Every morning after walking the dogs, I fill the birdfeeder and sit out on my back patio with my coffee and a bowl of bran cereal, no milk, sprinkled with dried cranberries and sometimes a sliced banana, and the birds and I share breakfast.
This regular morning time is my opening time, my quieting time, my daily meditation.
It is the space where I am not in my thoughts, my ideas, my to-dos, but instead, focused on the world outside of me: the sky colors, the array of birds at the feeder, how the pecking order changes from sparrow to mourning dove to pigeon.
But for the past two weeks it has been too cold to sit outside in the mornings and instead, I’ve been having my coffee with my email. Today, it caught up with me.
My head was spinning with too many thoughts: preparations for tomorrow’s workshop, remembering to treat the stain on my brown shirt before doing the laundry, the things I will teach 28 lingerie salespeople about their new iPads, what I will have for lunch, how to structure the next Mac training videos, and on and on.
And I knew I needed to get out of my head or I would spin myself dizzy.
I pulled on my sweatshirt and took my coffee outside. I filled the bird feeder and waited. More thoughts dizzied my head and there was no flurry of flapping at the feeder to distract me. There were no birds at all. I guess they come later when it is this chilly.
So I focused instead on listening.
I heard the cars on 7th Street, a trash truck raising and lowering several blocks away, a string of short, high pitched chirpings in the neighbor’s tree. Then I caught a flash of movement in the mulberry tree. I scanned the bare gray branches and spotted a single towhee perched in stillness, his body puffed up against the cold. I kept my eyes on him but he wasn’t moving, and soon the litany of thoughts started up again.
Several minutes passed before I realized I was no longer watching the bird.
I took a deep breath, consciously following it in and then out, slowly bringing my awareness out of my head and back into my body: me, sitting in my chair, in my yard watching a towhee on a bright winter morning.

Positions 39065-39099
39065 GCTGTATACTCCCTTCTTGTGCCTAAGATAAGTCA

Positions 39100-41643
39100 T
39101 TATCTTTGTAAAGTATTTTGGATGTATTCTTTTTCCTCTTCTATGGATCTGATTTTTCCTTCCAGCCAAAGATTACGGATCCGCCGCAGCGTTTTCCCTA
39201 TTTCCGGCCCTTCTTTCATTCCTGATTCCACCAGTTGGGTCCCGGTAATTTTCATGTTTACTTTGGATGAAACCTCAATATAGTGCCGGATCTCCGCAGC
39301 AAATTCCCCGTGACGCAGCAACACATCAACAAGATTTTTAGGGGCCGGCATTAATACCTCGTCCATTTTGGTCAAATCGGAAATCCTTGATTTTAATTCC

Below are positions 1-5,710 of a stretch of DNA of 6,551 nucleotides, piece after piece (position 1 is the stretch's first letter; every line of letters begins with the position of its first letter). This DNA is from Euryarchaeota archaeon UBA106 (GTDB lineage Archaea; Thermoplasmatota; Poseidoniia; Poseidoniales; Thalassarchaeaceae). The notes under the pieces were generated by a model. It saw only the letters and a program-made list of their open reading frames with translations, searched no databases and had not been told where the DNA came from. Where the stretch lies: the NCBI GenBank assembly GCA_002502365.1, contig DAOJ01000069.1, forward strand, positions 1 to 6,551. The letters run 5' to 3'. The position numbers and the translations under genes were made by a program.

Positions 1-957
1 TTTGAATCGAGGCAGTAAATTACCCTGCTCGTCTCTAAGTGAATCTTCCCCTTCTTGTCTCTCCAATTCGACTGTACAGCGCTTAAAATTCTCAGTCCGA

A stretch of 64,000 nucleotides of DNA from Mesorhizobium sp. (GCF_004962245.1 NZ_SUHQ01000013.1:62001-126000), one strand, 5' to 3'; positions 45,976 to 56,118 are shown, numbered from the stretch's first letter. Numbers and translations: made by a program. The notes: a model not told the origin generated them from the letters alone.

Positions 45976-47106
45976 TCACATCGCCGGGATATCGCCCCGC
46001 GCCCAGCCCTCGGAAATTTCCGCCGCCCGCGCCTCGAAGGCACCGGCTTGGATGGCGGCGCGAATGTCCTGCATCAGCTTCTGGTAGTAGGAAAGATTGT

I scanned the tree again, looking for the bird. He had moved to a branch closer to the feeder, but he still wasn’t moving much. It took so much concentration to stay with him. I traced the outline of his body with my eyes, discerning the short beak, the flash of brown on his underbelly.
I tuned into the rustling and noticed a second towhee on the ground, pushing the mulch with his feet. His body looked browner in the light, his eye a beady red circle.
The bird in the tree jumped onto the feeder and poked his beak into the filled tube, flinging seeds onto the ground.
I watched them for a while longer, then took my coffee inside to gather my calmer but still swirling thoughts, vowing to sit outside the next morning, and the next again, to begin the practice of quieting.
I don‘t often have this kind of mind chatter. And I’m sure it’s because I have a regular practice of quieting. But, like any practice, if you don’t do it for a while, even a little while, it loses its effect and takes time to get back to it.
It’s the same with a person who goes to the gym regularly. Each time the workout gets easier as you build stamina, endurance. But if you take a month off, you may be surprised that you’ve lost some of your strength.
And so you begin again. Where you are. Without judgment, without impatience or frustration or beating yourself up.
This is the practice.
The more you do it, the more you do it.
And if you find yourself disconnected, pause.
Connect with your breath.
Find something to watch.
Without judgment or thought.
Just detach and connect.
Keep coming back.